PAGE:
And they grow really close in a short amount of time. They talk about everything. Tony brings him over to his place and Steve is impressed by the workshop and startled by JARVIS. Steve brings Tony to his apartment and they order pizza. And they definitely don’t agree on everything, but they’ll argue until it’s worked out.
And Steve soon realizes, oops, he wants to be more than friends. But what would Tony Stark, the man who could have basically anyone he wants, want with him? Except he can’t just ignore it, because Tony never stops flirting with him, and he does that with everyone but ARGH. So Steve finally can’t take it anymore, and confesses for better or for worse after Tony makes a comment that’s a borderline pass at him. Tony pauses momentarily, then does a small victory dance, mutters something about Lady Luck being on his side, and jumps a very confused Steve.
And they’re laying on the floor after a very thorough make-out session, and Steve says “I didn’t think you’d ever be the slightest bit interested in me.” Tony scoffs, “Are you kidding? If I didn’t know better I’d say you were genetically engineered to be perfect. Plus you’re so cute it’s hard to believe you’re 37.” “I should hope so, because I’m 23.” A pause. “…Shit. Oh well, too late now.” “Why did you think I was 37?” “I figured you had to be at least my age because you talk like an old man.” Cue brief wrestling match.
So they work out a relationship. When they fight, they fight pretty hard, but they never stop caring about each other. Steve is merely intrigued and concerned when he sees the machine in Tony’s chest, not disgusted or disturbed like some of Tony’s previous partners. Tony can be a total child sometimes, but Steve loves him anyways, and Steve has his own issues. They even hold up through the PR nightmare that is their relationship going public. Much to Tony’s frothing anger, and Steve’s passive distaste, Steve is forever referred to as Tony’s “boy toy” by less than desirable parts of the public.
Steve moves in with Tony after a year, because Tony’s like “I am a billionaire and my boyfriend is working three jobs, HAHA NO.” Steve keeps his job at the art supply store, because he likes it and he doesn’t want to be a total leech. And slowly they get closer and closer and they can’t imagine life without each other. So Steve buys a ring and goes to see Tony in his workshop and makes this REALLY QUITE EPIC SPEECH about love and commitment and how much he cares for Tony. And there’s a few seconds afterwards where Tony looks shocked and Steve’s terrified he’ll say no.
Instead, Tony fishes a ring out of his pocket and says “I was gonna say ‘Let’s stick it to all the haters,’ but I like yours much better.”
So they get MARRIED. And eventually, after some planning and whatnot, they adopt CLINT and THOR. And Steve quits his job to be a stay-at-home dad and totally rocks at it. He reads all the books, but he also has a lot of common sense from when he was a kid and constantly surrounded by Bucky’s large extended family. He buys organic groceries. He watches cartoons with them He is the uberdad, and he loves the kids to pieces. His confidence makes up for and helps Tony’s nervous “HOW DO I CHILDREN” disposition.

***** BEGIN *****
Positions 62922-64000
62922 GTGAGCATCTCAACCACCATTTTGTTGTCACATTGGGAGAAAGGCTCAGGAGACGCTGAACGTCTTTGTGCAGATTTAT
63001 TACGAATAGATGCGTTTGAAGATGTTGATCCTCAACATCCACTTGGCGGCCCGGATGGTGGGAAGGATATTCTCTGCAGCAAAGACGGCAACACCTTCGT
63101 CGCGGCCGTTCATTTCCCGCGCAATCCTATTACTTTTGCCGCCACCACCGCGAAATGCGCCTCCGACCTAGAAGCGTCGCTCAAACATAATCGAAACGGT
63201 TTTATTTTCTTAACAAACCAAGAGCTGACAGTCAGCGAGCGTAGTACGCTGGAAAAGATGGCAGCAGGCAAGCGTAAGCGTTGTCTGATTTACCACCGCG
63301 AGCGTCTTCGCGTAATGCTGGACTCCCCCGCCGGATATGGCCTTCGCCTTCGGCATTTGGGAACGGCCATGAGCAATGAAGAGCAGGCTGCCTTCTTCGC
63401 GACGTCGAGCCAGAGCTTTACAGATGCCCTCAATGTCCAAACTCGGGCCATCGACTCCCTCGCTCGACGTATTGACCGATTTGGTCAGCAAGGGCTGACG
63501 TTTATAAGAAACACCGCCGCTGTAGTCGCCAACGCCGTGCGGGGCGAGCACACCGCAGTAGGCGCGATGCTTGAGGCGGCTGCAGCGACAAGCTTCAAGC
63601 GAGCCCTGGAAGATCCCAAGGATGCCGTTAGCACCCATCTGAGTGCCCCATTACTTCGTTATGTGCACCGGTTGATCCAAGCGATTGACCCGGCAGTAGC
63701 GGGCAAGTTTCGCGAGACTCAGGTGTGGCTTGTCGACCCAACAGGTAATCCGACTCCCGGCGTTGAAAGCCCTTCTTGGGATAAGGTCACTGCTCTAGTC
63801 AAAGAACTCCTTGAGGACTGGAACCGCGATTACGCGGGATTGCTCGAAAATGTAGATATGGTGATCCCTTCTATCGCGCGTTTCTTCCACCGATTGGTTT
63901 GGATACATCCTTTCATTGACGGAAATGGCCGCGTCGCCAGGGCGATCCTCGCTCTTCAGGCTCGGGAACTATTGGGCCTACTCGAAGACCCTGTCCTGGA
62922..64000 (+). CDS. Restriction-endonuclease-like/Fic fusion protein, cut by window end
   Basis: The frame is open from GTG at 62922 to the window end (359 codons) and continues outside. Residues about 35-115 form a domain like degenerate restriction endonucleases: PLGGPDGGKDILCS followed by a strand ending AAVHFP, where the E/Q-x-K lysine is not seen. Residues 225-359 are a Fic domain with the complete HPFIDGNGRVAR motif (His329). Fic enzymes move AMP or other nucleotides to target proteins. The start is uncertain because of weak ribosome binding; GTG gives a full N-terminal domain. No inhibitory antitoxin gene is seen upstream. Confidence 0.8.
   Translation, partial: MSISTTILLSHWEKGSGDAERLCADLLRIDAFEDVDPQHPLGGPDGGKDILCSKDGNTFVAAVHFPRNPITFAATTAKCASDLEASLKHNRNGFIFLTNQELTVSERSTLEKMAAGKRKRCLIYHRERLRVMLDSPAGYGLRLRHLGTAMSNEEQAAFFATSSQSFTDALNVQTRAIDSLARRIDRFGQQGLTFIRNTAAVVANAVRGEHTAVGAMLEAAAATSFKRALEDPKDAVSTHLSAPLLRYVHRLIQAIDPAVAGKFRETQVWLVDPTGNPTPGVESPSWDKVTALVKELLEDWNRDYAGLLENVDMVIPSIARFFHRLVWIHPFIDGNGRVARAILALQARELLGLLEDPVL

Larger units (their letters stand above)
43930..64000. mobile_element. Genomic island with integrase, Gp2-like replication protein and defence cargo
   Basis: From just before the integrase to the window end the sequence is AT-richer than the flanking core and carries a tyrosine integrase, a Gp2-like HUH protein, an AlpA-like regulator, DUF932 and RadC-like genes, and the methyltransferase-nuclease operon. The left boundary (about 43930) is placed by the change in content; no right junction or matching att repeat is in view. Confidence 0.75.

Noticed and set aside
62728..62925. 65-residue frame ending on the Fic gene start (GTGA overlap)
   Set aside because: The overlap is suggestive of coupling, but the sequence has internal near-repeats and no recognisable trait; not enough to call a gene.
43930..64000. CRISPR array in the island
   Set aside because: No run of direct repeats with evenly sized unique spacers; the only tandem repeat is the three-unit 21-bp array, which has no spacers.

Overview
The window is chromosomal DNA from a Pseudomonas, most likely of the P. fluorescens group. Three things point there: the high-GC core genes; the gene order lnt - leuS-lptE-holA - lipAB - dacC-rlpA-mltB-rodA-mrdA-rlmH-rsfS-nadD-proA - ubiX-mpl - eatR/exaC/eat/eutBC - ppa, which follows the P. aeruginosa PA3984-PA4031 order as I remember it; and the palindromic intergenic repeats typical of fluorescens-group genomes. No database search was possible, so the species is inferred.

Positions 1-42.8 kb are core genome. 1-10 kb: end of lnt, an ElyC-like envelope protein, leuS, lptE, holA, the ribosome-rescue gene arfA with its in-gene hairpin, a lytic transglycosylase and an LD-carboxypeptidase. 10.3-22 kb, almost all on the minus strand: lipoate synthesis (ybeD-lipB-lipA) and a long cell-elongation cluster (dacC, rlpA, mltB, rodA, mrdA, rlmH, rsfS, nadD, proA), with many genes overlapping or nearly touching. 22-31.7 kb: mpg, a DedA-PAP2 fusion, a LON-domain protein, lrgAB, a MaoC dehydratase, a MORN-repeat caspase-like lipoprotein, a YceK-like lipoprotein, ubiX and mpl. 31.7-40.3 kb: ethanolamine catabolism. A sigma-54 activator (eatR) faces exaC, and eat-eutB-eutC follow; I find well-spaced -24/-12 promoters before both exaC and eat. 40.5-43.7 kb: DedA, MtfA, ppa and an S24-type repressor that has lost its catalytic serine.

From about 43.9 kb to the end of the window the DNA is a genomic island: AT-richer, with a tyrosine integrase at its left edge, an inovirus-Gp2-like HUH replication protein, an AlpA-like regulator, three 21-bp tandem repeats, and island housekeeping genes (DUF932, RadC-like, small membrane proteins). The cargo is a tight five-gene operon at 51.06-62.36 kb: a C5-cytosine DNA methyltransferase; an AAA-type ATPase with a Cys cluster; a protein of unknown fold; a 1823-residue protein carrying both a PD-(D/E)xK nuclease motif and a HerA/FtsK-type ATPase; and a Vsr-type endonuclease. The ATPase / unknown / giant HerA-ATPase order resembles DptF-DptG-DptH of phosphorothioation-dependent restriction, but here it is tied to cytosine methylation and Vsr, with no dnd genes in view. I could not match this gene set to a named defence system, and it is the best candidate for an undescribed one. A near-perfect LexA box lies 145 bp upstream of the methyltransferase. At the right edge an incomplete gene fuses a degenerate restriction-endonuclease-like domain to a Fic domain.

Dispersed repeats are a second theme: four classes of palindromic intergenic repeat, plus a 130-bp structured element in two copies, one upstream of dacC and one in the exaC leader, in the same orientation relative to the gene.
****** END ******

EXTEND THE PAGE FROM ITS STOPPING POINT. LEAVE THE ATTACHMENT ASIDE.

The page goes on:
And since he has “a unique opportunity afforded by Tony’s wealth and all this free time I have because of that,” he volunteers. A lot. It basically becomes his full-time job once both Clint and Thor are in school. He plants trees, he helps out with the United Way, he helps out at veteran’s hospitals (insert jokes about Steve being a candy striper here), he’s the head of the Parent-Teacher’s Association at the kids’ school, he nurses baby wildlife back to health, HE DOES EVERYTHING OKAY.
Notably, during the summer he runs an arts day camp for kids (Clint and Thor attend so he can watch them when they’re younger, and they do actually enjoy it). He does really well at it because he has some seriously good artistic skills, which Tony has noticed on more than one occasion. As Steve’s doing a sketch of Clint and Thor playing a board game, Tony says to him for the 1000th time “How come you never went to art school?” And Steve smiles and responds for the 1000th time “If I went to art school we never would have met,” and kisses Tony on the cheek (Clint sees this and pulls a 7-year-old EW GROSS face, Thor is too caught up in dramatically rolling the dice to notice anything).
Afterwards, Tony says “You could still go, if you want to. You aren’t out of commission just because you have a spouse and kids.” Steve just grins down at his sketch, “I don’t need to go. I have everything I want right here.”
Chapter 4: Fledgling of the Family
This one’s about Clint, because I imagined him first but have barely written about him yet.
Continuation of this and the previous ones linked therein.
When Steve and Tony adopt the two kids, it’s Tony that names Clint.